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Femoroacetabular Impingement (FAI)


Femoroacetabular impingement (FAI) is a condition in which the hip joint bones rub against one another during physical activity. The hip is a ball-and-socket joint, with the femoral head (the thighbone’s ball-like top end) located within the acetabulum (hip bone socket). In patients with FAI, either the femur or acetabulum is shaped abnormally – or both are – so they don't fit together as they should. People can be born with the abnormality (there may be a genetic component) or they can develop bone spurs (small bone growths) that result in the condition, which causes pain and may damage the joint.

Over time, FAI can cause tearing of the labrum (the hip socket's protective cartilage) and break down other cartilage lining the joint, which can lead to osteoarthritis.

Most often, people with FAI first notice symptoms in early adulthood, though some people aren't diagnosed until later in life.

Please visit the UCSF Hip Preservation Center website for more information.

Our approach to femoroacetabular impingement

UCSF is committed to helping patients with FAI return to the highest level of activity possible, whether they're enthusiastic weekend warriors or elite professional athletes. Our team includes orthopedic surgeons, primary care sports medicine doctors, physical therapists and athletic trainers, all of whom work together to develop individualized treatment plans for each patient.

Treatment for FAI typically begins with rest, anti-inflammatory medications and physical therapy. We offer the full range of physical therapies, including exercise regimens, functional fitness training and neuromuscular reeducation (techniques that condition the area to move normally again), in addition to providing information on the condition and instruction on proper technique.

When this approach doesn't relieve pain, patients may decide to have surgery. Experts in hip arthroscopy, our orthopedic surgeons make very small incisions and use specialized instruments to remove the bone spurs or address the abnormal bone shapes causing impingement and repair any associated damage. This minimally invasive approach has many benefits to patients compared with traditional surgery.

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Signs & symptoms

People with FAI often have a long history of pain in the groin or front of the hip, which may become sharp with certain motions, especially hip flexion (moving the thigh toward the chest) and hip rotation. Some people have pain after sitting for long periods or when participating in sports and other physical activities.


Doctors diagnose FAI by asking about symptoms and checking for hip pain during certain movements. X-rays often show bone spurs or an abnormally shaped hip joint, and an MRI may be needed to check for associated injuries, such as labral tears or cartilage damage.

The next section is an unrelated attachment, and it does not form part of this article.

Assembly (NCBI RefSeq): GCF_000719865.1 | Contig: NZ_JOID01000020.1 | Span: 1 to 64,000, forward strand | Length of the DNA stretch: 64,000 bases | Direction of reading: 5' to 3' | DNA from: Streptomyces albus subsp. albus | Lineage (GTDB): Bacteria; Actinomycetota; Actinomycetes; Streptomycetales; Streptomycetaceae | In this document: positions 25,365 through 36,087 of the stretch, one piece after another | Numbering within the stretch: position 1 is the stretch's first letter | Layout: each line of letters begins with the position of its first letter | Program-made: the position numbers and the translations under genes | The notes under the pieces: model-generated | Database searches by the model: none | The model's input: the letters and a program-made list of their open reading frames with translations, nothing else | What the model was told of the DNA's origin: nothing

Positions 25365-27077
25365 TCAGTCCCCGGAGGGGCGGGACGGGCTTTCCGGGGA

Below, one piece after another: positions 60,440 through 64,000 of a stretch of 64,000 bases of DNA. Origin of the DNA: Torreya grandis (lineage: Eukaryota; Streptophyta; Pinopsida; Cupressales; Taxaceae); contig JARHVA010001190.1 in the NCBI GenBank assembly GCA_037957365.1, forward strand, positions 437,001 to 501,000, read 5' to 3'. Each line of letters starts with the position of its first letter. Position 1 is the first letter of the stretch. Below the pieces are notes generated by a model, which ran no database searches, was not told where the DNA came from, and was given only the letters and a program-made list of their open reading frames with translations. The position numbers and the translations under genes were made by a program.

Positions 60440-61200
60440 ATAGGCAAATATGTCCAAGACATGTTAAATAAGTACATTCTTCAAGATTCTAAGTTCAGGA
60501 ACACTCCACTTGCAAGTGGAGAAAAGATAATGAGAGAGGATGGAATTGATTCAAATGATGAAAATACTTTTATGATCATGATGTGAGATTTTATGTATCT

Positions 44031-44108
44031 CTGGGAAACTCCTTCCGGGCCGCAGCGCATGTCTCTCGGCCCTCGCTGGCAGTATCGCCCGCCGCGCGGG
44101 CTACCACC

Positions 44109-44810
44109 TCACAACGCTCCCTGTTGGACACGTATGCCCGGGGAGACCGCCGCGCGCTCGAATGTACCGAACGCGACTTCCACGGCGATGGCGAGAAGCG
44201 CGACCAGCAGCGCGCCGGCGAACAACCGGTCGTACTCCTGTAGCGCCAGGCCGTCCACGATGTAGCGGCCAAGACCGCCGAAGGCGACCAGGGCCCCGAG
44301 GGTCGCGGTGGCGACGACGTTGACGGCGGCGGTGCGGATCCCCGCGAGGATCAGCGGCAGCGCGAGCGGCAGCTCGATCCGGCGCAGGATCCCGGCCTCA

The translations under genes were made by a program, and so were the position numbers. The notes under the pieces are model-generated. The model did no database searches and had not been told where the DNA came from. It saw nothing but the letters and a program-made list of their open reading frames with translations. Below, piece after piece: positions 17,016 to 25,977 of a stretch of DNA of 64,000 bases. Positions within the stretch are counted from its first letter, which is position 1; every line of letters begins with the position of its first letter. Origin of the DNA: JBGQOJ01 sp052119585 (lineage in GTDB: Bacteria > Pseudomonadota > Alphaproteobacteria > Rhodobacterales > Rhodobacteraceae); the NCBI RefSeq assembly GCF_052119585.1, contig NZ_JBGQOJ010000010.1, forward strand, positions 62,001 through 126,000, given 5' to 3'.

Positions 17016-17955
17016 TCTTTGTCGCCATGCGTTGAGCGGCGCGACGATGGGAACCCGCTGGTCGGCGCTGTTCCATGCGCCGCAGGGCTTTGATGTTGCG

The initial plan for FAI usually includes rest, use of nonsteroidal anti-inflammatory drugs (NSAIDs) and physical therapy. A well-designed physical therapy program can benefit patients by improving the hip's range of motion, strengthening core muscles and offloading some of the weight usually borne by the hip joint. While oral NSAIDs, such as ibuprofen, can reduce the inflammation and pain associated with FAI, some patients get relief from corticosteroid injections.

In patients whose pain persists despite conservative treatment, arthroscopic surgery may be considered. Hip arthroscopy for FAI is an outpatient procedure that utilizes small incisions and specialized instruments to shave down the bone spurs or abnormally shaped parts of the bones. Labral tears may be repaired arthroscopically at the same time. Patients who undergo this minimally invasive surgery are usually on crutches for two weeks and can make a gradual return to sports over the following months. A key part of recovery, physical therapy focuses on regaining range of motion and rebuilding strength, and begins one week after surgery.

Frequently asked questions

  • When can I shower after surgery?

    You'll need to keep the incisions clean and dry until your first post-op visit, about a week after surgery. At that time, you'll likely be cleared to shower, but don't submerge the surgical site in a bathtub or swimming pool until three to four weeks have passed since your surgery.

  • When should I have a follow-up appointment?

    Plan to visit your doctor a week after surgery for an exam and X-rays.

  • When should I start physical therapy?

    You should start approximately one week after surgery. Patients commonly start right after the first post-op appointment.

  • How long will I be on crutches?

    Most patients use crutches for two weeks after hip arthroscopy.

  • When can I drive after hip arthroscopy surgery?

    Patients can drive once they no longer need crutches, typically two weeks after surgery.

  • When can I return to school or work?

    Most patients are ready to return to school or desk work five to seven days after surgery. If you’re able to work from home, your initial recovery period will be easier. If you have a physically demanding job that requires prolonged standing, walking or lifting, you may need more than a month for a safe recovery and medical clearance before returning to work.

  • When can I return to recreational activities?

    Generally, people resume playing sports and participating in other physical activities about six months after hip arthroscopy surgery.

UCSF Health medical specialists have reviewed this information. It is for educational purposes only and is not intended to replace the advice of your doctor or other health care provider. We encourage you to discuss any questions or concerns you may have with your provider.

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